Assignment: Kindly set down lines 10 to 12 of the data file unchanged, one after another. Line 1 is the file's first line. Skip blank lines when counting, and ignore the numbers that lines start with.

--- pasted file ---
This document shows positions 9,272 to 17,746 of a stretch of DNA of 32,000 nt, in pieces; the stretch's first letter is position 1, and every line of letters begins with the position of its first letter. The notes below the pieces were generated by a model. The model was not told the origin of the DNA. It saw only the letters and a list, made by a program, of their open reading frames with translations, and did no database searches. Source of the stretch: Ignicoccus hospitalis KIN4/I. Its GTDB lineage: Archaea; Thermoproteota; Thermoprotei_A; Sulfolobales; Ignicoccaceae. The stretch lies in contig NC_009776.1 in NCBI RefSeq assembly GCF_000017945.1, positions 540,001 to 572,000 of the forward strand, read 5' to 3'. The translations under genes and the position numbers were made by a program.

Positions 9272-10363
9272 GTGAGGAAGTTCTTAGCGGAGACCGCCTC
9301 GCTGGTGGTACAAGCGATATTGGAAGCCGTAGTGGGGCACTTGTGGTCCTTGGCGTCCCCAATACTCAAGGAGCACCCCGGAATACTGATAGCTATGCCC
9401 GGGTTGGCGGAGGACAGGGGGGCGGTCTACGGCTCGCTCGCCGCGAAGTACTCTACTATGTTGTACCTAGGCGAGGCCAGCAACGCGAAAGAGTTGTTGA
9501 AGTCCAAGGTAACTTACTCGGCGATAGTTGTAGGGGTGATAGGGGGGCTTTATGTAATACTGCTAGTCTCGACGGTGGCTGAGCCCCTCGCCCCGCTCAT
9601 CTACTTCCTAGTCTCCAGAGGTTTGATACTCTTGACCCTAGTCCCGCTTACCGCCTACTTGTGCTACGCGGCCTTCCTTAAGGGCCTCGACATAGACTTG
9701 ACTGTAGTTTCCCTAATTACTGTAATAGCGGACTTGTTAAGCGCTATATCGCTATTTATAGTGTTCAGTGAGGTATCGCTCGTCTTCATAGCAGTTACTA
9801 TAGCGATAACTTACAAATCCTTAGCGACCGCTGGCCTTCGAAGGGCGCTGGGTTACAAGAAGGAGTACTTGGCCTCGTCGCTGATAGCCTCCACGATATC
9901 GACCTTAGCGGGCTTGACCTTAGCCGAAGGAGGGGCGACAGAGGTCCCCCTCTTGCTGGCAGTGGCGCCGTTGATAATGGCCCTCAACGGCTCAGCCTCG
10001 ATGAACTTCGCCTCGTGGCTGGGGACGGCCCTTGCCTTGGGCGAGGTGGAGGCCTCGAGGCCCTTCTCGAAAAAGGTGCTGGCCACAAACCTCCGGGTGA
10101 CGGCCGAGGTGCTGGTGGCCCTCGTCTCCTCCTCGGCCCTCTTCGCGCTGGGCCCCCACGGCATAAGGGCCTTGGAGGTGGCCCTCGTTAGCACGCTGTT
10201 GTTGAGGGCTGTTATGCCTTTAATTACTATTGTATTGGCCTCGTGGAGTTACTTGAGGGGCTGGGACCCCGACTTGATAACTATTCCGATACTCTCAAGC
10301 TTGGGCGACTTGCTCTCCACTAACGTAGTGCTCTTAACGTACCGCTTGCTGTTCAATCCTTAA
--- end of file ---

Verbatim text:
9901 GACCTTAGCGGGCTTGACCTTAGCCGAAGGAGGGGCGACAGAGGTCCCCCTCTTGCTGGCAGTGGCGCCGTTGATAATGGCCCTCAACGGCTCAGCCTCG
10001 ATGAACTTCGCCTCGTGGCTGGGGACGGCCCTTGCCTTGGGCGAGGTGGAGGCCTCGAGGCCCTTCTCGAAAAAGGTGCTGGCCACAAACCTCCGGGTGA
10101 CGGCCGAGGTGCTGGTGGCCCTCGTCTCCTCCTCGGCCCTCTTCGCGCTGGGCCCCCACGGCATAAGGGCCTTGGAGGTGGCCCTCGTTAGCACGCTGTT